Blogs about Jazz

Blogs > Jazz Team Blog >

DevOps adoption: tools, processes and culture


In my previous post I described how the Collaborative Lifecycle Management (CLM) team is applying DevOps principles and practices to reach our goal of continuous delivery.

When the Jazz project began in 2005, even before Rational Team Concert (RTC) existed, we maintained all our source in CVS and used hand-crafted Ant scripts, Eclipse PDE and CruiseControl for builds. Once we had built RTC we were able to use the tool itself including the Jazz Source Code Management  (SCM) and the Jazz build capabilities as well as work items, planning, reports, dashboards, and all the other essential things that every development team needs.

Over time we had to support more platforms and our builds became bigger and more complicated. To facilitate building multiple Jazz products on a common platform, we split the Jazz project into separate Jazz Foundation and RTC projects and we started developing Rational Quality Manager (RQM) and Rational Requirements Composer (RRC). We also retooled our builds on Common Component Build (CCB), an internal build system that most other teams in IBM Rational were using. There were a number of reasons for this including our desire to further componentize our builds and the fact that some of the components we depended on were provided by other IBM teams and built using CCB. Although we used CCB as the back-end for builds, which also allowed us to leverage a large build farm, we continued to use Jazz build as the front-end for managing and scheduling builds. Once we had completed development on RQM and RRC we began to use those products to manage our test and requirements activities.

So today we use RTC, RQM, RRC, and an internal build system. Our project has over 400 people working in over 25 locations in over ten countries. We build the full suite of CLM products multiple times every day. Each full CLM build compiles approximately 10 million lines of code, generates about 100 GB of binaries, and takes about 6.5 – 7 hours to run without running all the automated tests. We have a lot of tests. For example, there are over 55,000 JUnit tests in Jazz Foundation and over 18,000 JUnit tests in RTC. It takes 1.5 hours to run the Jazz Foundation JUnits and 2.5 hours to run the RTC JUnits and that’s just against a Derby database.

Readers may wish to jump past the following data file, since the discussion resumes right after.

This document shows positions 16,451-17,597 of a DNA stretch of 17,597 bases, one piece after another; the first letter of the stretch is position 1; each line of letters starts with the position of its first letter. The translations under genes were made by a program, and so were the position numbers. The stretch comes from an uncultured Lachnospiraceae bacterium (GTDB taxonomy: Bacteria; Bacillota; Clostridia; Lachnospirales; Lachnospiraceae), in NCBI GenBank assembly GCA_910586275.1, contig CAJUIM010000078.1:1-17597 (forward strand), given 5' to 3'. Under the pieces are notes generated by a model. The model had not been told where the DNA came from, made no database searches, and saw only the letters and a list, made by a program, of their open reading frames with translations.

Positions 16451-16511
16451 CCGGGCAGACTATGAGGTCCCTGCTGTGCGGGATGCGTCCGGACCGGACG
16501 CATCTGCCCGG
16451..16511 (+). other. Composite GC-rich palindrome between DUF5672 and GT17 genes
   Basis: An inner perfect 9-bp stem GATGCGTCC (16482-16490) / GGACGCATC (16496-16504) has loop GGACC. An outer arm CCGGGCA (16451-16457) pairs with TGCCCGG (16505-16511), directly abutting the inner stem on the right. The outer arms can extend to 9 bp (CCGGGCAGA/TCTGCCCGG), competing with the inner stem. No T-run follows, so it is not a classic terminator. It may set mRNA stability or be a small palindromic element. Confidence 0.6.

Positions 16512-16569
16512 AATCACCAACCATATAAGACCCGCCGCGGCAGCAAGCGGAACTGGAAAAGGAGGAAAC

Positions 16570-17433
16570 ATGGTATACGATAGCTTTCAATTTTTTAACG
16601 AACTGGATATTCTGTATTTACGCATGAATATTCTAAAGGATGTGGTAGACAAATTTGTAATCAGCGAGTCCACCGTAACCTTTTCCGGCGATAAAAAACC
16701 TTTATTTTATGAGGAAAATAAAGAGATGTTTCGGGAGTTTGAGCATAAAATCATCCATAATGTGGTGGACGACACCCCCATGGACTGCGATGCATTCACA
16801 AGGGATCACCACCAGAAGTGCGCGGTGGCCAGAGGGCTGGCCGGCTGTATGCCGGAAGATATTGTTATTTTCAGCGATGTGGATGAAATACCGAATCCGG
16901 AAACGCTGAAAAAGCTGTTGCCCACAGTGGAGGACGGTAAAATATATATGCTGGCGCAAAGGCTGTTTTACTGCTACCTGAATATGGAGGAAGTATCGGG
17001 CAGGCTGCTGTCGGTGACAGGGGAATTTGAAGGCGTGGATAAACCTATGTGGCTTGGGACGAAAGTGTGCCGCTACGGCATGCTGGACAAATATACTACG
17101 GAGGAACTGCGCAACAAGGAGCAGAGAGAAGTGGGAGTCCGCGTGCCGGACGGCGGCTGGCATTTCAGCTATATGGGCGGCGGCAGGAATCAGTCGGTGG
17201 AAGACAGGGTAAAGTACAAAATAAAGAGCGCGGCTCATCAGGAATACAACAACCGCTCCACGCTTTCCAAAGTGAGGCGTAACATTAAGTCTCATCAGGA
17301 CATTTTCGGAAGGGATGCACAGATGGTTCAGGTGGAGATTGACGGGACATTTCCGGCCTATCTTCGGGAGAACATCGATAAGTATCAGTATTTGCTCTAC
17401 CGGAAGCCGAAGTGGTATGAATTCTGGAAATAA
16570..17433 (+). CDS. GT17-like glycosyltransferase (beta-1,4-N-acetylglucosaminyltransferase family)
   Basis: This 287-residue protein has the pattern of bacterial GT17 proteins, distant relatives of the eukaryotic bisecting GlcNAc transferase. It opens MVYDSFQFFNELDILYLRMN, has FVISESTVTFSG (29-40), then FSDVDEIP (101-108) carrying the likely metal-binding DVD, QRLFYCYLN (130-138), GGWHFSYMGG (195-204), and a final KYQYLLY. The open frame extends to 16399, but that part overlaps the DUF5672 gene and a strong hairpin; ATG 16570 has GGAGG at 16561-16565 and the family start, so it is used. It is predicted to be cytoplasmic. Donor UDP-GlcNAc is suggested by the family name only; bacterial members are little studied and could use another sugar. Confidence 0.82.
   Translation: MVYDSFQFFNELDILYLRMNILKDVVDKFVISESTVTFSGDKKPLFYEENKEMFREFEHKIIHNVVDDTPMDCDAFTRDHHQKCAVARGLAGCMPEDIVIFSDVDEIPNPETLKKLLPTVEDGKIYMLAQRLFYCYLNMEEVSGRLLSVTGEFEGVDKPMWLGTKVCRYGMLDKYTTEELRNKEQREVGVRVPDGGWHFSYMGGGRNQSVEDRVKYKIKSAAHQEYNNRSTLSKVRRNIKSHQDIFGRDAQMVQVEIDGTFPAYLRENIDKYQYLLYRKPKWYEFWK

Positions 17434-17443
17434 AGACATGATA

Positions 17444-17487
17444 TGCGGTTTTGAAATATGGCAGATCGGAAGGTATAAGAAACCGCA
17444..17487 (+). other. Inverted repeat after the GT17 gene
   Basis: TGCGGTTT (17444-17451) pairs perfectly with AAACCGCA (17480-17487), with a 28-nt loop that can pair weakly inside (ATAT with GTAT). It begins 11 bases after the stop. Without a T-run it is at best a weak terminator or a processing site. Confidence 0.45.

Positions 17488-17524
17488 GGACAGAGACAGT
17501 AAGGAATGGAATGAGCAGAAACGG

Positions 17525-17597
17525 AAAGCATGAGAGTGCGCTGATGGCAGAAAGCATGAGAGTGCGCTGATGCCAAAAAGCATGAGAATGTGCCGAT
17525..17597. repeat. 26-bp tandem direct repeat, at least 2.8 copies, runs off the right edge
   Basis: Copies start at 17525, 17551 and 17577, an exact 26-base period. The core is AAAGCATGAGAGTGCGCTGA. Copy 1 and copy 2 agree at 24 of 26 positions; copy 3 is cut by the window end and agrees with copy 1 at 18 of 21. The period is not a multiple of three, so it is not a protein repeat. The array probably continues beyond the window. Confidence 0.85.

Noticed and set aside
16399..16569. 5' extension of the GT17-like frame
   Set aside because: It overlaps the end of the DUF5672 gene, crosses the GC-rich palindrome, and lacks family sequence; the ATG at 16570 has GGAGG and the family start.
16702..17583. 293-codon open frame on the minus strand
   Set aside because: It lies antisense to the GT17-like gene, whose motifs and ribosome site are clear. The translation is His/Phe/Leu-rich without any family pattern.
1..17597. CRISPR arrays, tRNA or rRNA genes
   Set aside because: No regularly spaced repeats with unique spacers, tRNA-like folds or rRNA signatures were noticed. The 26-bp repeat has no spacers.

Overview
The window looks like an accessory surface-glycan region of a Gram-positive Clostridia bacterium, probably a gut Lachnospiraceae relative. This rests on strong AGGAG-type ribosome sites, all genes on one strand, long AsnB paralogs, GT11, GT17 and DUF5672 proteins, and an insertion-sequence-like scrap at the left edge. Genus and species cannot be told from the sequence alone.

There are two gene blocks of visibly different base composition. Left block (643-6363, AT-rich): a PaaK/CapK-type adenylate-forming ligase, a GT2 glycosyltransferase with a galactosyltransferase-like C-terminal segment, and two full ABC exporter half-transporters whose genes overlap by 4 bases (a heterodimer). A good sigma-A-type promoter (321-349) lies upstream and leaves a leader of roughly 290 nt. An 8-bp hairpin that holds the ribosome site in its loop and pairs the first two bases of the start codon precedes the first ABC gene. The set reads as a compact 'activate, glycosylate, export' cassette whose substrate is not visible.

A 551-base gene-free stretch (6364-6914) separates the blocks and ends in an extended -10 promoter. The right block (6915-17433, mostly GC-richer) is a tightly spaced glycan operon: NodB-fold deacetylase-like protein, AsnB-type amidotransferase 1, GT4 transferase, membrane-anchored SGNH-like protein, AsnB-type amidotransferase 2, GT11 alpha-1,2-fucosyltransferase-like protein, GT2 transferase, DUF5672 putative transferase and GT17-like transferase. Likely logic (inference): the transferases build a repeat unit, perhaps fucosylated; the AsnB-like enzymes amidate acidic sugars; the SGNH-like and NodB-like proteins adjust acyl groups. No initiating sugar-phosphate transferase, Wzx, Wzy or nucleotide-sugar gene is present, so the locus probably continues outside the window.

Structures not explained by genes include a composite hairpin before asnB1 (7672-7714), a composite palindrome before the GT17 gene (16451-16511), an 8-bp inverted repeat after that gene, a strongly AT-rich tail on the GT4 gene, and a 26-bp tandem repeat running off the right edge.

Our adoption of DevOps is leading us to:

Use the Jazz products in new ways. For example, we’ve heavily customized our Jazz process templates to help us track things like Obstacles, Risks, Process Pain Points, Process Improvement Actions, and additional detail on standard work items such as Defects. You can see some of the ways in which we’ve customized our Jazz process templates on our wiki.

Adopt additional tools in IBM’s DevOps solution. For example, we’re adopting the UrbanCode products such as UrbanCode uDeploy for automating application deployment and UrbanCode uRelease for release management and coordination.

Streamline development and business processes. Like many organizations we have many business processes that are associated with our development efforts. As part of our ongoing effort to become more agile, we’re optimizing those processes such as the ways in which we maintain plan backlogs and plan forthcoming releases and the way in which we get all products translated into a multitude of languages to support customers worldwide.

Transform our culture. We’re a large and distributed team working in a large organization and our project is well-established. We have to adopt new ways of thinking and ensure that we’re all on the same page. This is arguably the most difficult part of the transformation we’re undertaking.

We’re telling the story about how we’re doing all of these things through blogging and other forms of communication. Yesterday we launched a new set of pages on dedicated to DevOps and continuous delivery. The context for this is IBM’s DevOps solution. We first started talking about this at the Pulse conference in February this year – check out Kristof Kloecker’s blog post. Then in April IBM acquired UrbanCode, strengthening our DevOps offering. In June, we further expanded the solution. While IBM’s DevOps solution is not new it is continuing to evolve and you’ll be hearing a lot more about it here on because the CLM products such as RTC, RQM and RRC are an essential part of the solution and our CLM team is adopting more tools from the solution over time.

We hope you’ll watch our DevOps page at to follow our progress. You’ll see all our forthcoming DevOps blog posts appearing there but it’s also a good place to watch for other DevOps content including posts in the forums and articles in the library. We’d especially like to hear from you if you’re adopting DevOps with the Jazz tools and other parts of IBM’s DevOps solution.

Adrian Cho
Program Director, Continuous Delivery Evangelist
IBM Rational